- Paths to Human Maturity: by David Field
- A Radical Modesty: a response by Peter Leithart
- Paths of Maturity: a response by Uri Brito
- Learning Wisdom From the Serpents: a response by Alastair Roberts
- A Crisis, Not a Conversation: a response by Douglas Wilson
- The Conversation Continues: a final word from David Field
I was initially of two minds about contributing to this exchange because of the serious nature of my concerns. A “conversation” is a natural venue for collegial and courteous interaction, but that presents a real problem. I don’t believe this kind of thing should be discussed as though we were unruffled academics pursuing a nuance. That is not how the apostle Paul spoke to Peter at Antioch—he presumably did not use his seminar voice. On the other hand, it would be bad manners to accept an invitation to someone else’s wine and cheese soiree in order to start throwing things upon arrival.
Certain conversations are helpful and welcome. Of course. But to have other conversations is to have lost the battle already. Our brothers in the PCA are currently having “conversations” about LGBTQ+ that real faithfulness would have headed off some time ago.
“Beware lest any man spoil you through philosophy and vain deceit, after the tradition of men, after the rudiments of the world, and not after Christ” (Col. 2:8).
As we guard ourselves against “philosophy” and “vain deceit,” we are told to do this “after Christ,” and to reject that which is “after the tradition of men,” or “the rudiments of the world.” All three of the suggested paths to maturity as suggested by David Field and heartily commended by Peter Leithart, contain more than a trace of such traditions and such rudiments. So how are we to tell which is what? By what standard?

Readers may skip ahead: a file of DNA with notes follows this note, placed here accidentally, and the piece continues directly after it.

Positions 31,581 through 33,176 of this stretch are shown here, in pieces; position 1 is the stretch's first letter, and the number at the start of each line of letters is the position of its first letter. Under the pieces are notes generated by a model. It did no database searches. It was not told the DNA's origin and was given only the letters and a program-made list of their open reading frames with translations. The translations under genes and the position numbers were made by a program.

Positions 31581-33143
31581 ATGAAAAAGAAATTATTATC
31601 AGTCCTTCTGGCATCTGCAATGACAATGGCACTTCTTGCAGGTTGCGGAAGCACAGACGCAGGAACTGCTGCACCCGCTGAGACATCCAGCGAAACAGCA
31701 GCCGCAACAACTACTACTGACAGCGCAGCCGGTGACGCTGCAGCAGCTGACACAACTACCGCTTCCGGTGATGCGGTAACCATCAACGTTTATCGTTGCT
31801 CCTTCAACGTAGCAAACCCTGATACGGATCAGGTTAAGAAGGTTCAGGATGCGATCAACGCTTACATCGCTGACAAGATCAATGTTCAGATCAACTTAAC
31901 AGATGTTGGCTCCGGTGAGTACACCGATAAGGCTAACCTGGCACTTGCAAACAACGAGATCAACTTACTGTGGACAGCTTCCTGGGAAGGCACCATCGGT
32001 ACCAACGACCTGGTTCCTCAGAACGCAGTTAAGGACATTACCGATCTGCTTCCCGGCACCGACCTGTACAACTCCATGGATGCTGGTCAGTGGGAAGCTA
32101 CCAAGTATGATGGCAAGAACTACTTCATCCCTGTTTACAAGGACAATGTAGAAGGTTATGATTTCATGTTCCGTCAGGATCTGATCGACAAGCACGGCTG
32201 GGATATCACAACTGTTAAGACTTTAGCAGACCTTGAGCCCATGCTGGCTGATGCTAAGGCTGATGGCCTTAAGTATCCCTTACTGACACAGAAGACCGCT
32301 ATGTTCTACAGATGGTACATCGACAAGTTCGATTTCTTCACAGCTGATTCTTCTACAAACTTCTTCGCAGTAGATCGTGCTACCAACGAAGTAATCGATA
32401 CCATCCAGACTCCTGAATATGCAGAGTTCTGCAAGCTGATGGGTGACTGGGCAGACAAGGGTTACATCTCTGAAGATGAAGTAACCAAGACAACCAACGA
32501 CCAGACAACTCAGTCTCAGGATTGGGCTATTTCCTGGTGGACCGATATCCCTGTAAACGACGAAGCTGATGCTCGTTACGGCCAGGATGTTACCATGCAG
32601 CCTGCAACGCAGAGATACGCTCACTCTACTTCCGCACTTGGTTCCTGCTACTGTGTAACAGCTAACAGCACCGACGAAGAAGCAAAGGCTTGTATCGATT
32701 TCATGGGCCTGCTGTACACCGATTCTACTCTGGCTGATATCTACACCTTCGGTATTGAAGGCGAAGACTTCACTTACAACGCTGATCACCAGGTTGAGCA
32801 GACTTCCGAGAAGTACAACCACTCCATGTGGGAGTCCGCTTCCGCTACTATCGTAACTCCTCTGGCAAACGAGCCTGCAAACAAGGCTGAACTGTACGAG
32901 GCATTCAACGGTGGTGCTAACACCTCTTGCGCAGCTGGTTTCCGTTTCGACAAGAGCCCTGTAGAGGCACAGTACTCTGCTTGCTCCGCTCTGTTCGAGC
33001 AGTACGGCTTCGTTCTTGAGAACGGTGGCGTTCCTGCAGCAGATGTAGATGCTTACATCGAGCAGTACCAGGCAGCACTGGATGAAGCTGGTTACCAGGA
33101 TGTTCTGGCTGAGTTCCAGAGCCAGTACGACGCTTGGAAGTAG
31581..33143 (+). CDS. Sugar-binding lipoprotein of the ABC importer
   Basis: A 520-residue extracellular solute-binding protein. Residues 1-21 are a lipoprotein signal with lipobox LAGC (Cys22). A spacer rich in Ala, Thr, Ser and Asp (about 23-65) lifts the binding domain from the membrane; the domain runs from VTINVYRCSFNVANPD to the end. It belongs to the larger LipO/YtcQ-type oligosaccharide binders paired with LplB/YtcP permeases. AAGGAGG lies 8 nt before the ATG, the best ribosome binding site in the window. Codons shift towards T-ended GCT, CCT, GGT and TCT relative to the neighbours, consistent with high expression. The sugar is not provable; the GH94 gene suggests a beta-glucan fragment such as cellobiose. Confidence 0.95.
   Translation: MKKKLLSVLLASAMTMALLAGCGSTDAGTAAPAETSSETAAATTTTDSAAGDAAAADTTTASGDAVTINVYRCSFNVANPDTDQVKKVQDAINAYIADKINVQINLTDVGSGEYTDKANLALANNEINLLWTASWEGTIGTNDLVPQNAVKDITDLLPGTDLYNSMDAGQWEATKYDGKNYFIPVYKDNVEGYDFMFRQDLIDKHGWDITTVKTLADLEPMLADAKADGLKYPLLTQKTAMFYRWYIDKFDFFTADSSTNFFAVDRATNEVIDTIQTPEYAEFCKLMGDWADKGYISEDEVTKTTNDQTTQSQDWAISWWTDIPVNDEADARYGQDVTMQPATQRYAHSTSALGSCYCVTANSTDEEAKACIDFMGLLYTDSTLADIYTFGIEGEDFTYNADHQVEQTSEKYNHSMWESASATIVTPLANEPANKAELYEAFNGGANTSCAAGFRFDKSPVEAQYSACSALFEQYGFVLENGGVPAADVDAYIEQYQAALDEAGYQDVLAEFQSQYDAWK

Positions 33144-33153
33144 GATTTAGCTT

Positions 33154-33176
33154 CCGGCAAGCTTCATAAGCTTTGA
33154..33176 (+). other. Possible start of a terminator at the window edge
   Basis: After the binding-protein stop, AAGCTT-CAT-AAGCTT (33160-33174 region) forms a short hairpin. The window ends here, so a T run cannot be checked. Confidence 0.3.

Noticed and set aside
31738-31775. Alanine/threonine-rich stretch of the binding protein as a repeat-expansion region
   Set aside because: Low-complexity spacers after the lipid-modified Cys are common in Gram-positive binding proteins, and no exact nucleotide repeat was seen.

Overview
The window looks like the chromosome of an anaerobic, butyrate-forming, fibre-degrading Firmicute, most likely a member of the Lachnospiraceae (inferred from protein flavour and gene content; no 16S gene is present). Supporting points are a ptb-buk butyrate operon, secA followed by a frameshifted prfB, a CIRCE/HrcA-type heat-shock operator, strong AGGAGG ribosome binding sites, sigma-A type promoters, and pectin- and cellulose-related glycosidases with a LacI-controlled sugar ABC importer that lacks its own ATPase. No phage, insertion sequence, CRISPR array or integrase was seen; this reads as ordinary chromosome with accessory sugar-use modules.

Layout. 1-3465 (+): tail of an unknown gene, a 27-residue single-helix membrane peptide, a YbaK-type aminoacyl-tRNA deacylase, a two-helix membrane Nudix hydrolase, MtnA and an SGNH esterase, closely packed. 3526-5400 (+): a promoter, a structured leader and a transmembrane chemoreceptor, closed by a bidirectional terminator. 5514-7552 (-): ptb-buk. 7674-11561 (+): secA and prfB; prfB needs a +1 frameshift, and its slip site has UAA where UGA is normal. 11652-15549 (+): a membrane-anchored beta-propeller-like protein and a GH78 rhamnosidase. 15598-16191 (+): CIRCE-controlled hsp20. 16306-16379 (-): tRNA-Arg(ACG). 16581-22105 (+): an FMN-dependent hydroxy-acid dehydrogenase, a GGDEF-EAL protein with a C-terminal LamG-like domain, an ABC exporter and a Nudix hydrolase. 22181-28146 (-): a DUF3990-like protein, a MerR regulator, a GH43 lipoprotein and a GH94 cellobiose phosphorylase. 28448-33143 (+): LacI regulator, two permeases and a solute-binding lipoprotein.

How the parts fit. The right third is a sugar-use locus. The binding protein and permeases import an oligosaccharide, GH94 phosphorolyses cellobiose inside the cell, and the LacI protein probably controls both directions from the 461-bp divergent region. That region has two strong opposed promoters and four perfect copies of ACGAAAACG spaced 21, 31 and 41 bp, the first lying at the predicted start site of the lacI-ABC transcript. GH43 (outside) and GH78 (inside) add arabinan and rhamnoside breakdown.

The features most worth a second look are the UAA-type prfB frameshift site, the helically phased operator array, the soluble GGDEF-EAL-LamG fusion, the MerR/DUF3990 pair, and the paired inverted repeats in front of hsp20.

If I go out into the wilderness to meet with the desert fathers, I want a map and compass that will distinguish carnal wisdom from the genuine article. If I go to the East to learn serenity in breathing, I want to have a standard that will contrast the breath which is in fact the Spirit of God (Job 33:4; Gen. 2:7) from the breath that is merely the vanity of man (Eccles. 3:19). If I decide to plumb the depths of the subconscious, I need a light to enable me to distinguish genuine creatures in that great deep from the many Freudian phantoms that are down there.
If there is any vain deceit in these three worldviews at all—and there are boatloads of vain deceit there—then the apostle Paul says beware, watch out, take care. We have a fundamental, rock-bottom pastoral duty constantly to caution our people against the wisdom of this world.
The theological issue here is the sufficiency of Scripture. Do we really need what psychoanalysis offers? How did anybody become mature in Christ in the 18 centuries prior to Freud? We do not deny progress and maturation in the world as the yeast permeates the loaf. But this progress is the result of the Word, and not the speculations of a sexually-obsessed man like Freud.